What is the best threat management system for a business network? It’s a difficult question to answer, because the truth is that threat management isn’t about finding a single solution to every problem; it’s about layering multiple solutions in a way that offers the best protection against a variety of threats.
When it comes to protecting business networks, a single line of security simply is not enough. Layered security takes advantage of multiple security tools, each designed to defend against a specific kind of attack. Layered security works similarly to having multiple walls or fences surrounding a building, rather than relying on a single gate to deter intrusion. If an attack breaches the perimeter defense, then there are still secondary, tertiary and other defenses in place.
Intrusion Detection Systems (IDS) and Intrusion Prevention Systems (IPS) are two such defenses. Each of the two solutions rely on similar technologies, but each fills a different function, maintains different placement in the network and defends against different kinds of attacks. To better understand this relationship, let’s review the specifics of IDS and IPS systems.
In keeping with the metaphor of the network as a building, an IPS is something like a security guard. It’s an active, in-network presence designed to prevent incoming attacks and stop attacks in progress. The security guard doesn’t do much to keep intruders out, but in the event that they find their way inside, the security guard has the power to stop them from doing further damage.
The IPS sits behind the firewall, directly in the communication path of any data attempting access, also known as “in-line.” As an inline intrusion detection tool, an effective IPS solution checks all incoming traffic against known security threats. It does this through a variety of mechanisms, but the two most widely used methods are statistical anomaly-based detection and signature-based detection.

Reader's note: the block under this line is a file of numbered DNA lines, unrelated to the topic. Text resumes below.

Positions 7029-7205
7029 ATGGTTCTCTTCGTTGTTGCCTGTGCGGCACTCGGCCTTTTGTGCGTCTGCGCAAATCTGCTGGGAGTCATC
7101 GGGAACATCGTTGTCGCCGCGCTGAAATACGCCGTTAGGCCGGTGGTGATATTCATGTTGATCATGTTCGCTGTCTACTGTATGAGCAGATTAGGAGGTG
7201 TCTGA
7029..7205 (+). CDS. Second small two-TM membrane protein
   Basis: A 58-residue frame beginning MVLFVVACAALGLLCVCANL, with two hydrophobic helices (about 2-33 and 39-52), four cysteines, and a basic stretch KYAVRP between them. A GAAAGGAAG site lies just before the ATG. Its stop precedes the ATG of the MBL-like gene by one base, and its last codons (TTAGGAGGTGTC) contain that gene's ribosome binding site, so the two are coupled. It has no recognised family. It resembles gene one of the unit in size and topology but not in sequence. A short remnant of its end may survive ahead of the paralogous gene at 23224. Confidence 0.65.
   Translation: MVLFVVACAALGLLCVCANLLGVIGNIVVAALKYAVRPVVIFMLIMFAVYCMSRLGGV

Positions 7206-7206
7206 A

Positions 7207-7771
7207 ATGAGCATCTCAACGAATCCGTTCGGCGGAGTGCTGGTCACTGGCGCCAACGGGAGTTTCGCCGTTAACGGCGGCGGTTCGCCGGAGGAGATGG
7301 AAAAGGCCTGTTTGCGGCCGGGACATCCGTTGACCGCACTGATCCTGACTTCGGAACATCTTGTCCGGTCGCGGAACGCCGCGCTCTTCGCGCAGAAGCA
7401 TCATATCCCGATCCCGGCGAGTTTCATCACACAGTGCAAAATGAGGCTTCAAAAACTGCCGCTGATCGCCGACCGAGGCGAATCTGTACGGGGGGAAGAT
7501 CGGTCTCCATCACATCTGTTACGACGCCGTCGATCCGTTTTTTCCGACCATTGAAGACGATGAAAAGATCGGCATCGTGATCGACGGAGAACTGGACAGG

Statistical anomaly based detection allows prevention systems to take a sample of current network traffic, and then compare it against a predetermined “normal” traffic baseline. To do this, the IPS must be able to establish a behavior profile for the network from which to develop a set of standard operating parameters. When incoming traffic deviates from these parameters, the system takes this as evidence of a possible attacks and responds accordingly.
Alternatively, signature based detection relies on being able to identify malicious traffic by its unique code. To do this, IPS tools keep and maintain an ever-growing database of code exploits. As known exploits breach the outer defenses, the IPS recognizes them from its database and moves to eliminate them. When the IPS encounters new exploits, it records them for future identification.
Unfortunately, both of these methodologies face the danger of false positives. Signature-based detection that incorporates vulnerability-facing signatures allows for better protection even against unknown exploits, but at an increased risk of misidentifying benign traffic as malicious. Likewise, anomaly-based detection only looks for variations in traffic, leaving little room for legitimate variations. In either case, the end result is a loss of potentially beneficial traffic.
Of course, the IPS is just one layer, and preventing threats is just one part of the equation. Detecting threats falls to the responsibility of IDS tools.
If IPS is the security guard that takes action against incoming threats, an intrusion detection system (IDS) could be thought of as a building’s security system. The IDS is a passive security measure. A security alarm can alert security personnel to a threat, but it cannot take direct action against the threat itself. Likewise, IDS is limited to identifying possible cyber attacks, rather than preventing them.